The emphasis of a restorative yoga practice is on deep relaxation as well as meditation. This allows for both the body and mind to relax. During a class like this, students are invited to only focus on the breath or physical sensations that come up. As we live in this fast-paced society, this is where a lot of practitioners first really learn to tune into their mental or physical sensations. However, there are a lot more benefits that a restorative practice brings to the table.
When we start to breathe deeply, we signal the parasympathetic nervous system that we are safe and can therefore relax. Our parasympathetic nervous system is responsible for things like digestion, regenerating resources, immune response, and also rest. However, the more active part of our autonomous nervous system, the sympathetic nervous system, is more dominant in most people, due to a quite stressful and demanding society: we have to be alert at all times. So, if we manage to dive into a period of deep rest and restoration, this allows the parasympathetic nervous system to take over.
Restorative yoga and stress
A key response of a restorative yoga practice is that we can finally rest. The body starts to regenerate resources and get to do everything that it cannot due when we are active – a little similar to when we are napping or even sleeping. However, rest feels to a lot of people like “doing nothing” and it feels like it’s time wasted when they could be doing something productive.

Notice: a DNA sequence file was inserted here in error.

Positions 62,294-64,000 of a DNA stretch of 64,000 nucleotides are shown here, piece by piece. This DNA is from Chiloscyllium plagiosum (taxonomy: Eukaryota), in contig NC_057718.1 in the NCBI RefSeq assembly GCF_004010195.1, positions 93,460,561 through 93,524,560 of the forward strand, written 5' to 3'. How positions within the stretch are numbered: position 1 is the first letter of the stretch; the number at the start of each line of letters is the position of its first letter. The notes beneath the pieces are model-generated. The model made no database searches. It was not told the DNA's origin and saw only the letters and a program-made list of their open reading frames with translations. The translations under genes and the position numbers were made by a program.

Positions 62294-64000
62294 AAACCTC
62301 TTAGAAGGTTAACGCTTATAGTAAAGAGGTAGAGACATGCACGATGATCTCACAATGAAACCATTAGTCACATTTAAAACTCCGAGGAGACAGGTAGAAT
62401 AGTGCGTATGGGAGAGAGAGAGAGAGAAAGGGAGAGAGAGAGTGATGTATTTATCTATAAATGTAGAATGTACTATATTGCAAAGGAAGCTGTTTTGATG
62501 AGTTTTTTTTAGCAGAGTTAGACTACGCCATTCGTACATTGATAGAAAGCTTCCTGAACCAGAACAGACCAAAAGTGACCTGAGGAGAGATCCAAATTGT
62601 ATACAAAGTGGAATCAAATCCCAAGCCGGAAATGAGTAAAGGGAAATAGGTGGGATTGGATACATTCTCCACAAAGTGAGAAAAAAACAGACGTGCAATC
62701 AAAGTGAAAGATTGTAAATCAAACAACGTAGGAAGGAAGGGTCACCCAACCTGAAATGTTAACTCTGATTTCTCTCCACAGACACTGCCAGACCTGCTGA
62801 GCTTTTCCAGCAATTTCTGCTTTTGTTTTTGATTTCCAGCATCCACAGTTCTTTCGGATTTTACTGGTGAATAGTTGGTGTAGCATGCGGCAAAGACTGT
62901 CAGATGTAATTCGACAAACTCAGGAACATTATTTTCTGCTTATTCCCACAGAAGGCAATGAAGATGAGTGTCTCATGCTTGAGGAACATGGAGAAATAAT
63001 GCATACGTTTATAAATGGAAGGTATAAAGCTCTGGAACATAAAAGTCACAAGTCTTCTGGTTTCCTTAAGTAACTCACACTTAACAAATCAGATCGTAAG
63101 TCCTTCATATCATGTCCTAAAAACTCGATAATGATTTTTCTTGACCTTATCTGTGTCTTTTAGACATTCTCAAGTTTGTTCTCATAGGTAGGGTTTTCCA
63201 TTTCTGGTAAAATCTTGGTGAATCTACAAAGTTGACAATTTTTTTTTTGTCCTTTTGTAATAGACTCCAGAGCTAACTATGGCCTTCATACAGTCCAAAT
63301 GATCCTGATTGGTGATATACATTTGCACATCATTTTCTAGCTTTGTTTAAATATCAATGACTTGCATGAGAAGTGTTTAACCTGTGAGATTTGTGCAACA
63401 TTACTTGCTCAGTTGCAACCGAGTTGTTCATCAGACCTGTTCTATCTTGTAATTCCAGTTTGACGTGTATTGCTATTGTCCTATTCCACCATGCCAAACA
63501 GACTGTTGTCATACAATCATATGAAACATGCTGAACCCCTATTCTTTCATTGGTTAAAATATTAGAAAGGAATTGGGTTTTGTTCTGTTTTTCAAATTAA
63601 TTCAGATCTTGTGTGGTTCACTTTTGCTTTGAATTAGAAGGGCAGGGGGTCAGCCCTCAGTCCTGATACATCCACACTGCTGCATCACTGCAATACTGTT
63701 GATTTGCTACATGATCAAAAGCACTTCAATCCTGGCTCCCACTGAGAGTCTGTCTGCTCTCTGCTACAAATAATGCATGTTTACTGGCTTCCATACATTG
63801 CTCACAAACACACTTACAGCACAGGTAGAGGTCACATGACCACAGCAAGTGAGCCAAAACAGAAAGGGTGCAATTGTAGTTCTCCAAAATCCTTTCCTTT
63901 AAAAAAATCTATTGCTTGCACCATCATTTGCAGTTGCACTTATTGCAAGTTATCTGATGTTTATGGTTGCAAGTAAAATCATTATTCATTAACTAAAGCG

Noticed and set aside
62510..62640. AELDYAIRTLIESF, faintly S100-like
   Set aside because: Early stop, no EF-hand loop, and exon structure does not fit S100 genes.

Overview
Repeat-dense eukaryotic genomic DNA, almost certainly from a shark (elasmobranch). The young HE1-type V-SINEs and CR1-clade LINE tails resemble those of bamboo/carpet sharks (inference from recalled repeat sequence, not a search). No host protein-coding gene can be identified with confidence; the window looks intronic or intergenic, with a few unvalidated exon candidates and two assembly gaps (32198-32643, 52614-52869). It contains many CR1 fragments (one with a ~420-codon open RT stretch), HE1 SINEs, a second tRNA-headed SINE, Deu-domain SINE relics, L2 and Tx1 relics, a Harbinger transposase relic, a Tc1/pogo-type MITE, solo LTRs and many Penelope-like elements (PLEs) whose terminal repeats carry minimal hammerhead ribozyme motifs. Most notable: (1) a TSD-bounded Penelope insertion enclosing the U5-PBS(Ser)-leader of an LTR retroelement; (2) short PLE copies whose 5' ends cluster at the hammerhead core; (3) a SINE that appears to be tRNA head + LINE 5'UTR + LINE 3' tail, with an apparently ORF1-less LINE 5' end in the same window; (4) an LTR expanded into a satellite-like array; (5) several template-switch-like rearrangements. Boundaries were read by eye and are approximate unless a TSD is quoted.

But rest is such a crucial thing for our nervous system. Not only can a few minutes of restorative yoga allow you to recharge and feel fresh for whatever lies ahead, but it can also turn into a preventive technique for your mental health. If you practiced restorative yoga on a more regular basis, this can help you generate all the resources that modern life demand from you on a daily basis.
Other benefits of a regular restorative yoga practice are
- Decrease of chronic stress
- Improved relaxation
- Increase in mood
- Improved quality of sleep
- Decrease in pain
- Better immune response
It’s all connected
All of these factors are intertwined. A lack of sleep will also mean that you are more likely to catch a cold. Less chronic stress will allow you to be in a better mood and simply improve your general well-being. When you feel anxious and tense, it is quite hard to fall asleep, let alone have a good night’s sleep. If we go to bed feeling relaxed, say after a restorative yoga class, this can help improve the quality of sleep. The list goes on and on.
You might notice that, even though some of these benefits are connected to our physical health, the key stimulant in a restorative practice really is our mental health. Luckily, the importance of regulating our mental health is slowly getting the awareness it deserves.
However, lying still and simply being with yourself can also be challenging for people, especially those with mental health battles. So perhaps trying a short class, maybe just one pose, and giving yourself permission to rest can be the start of a beautiful relationship with rest. Give restorative yoga a try and allow yourself to simply be today.
Stay Safe and Be Well
The Positive Professional 🙂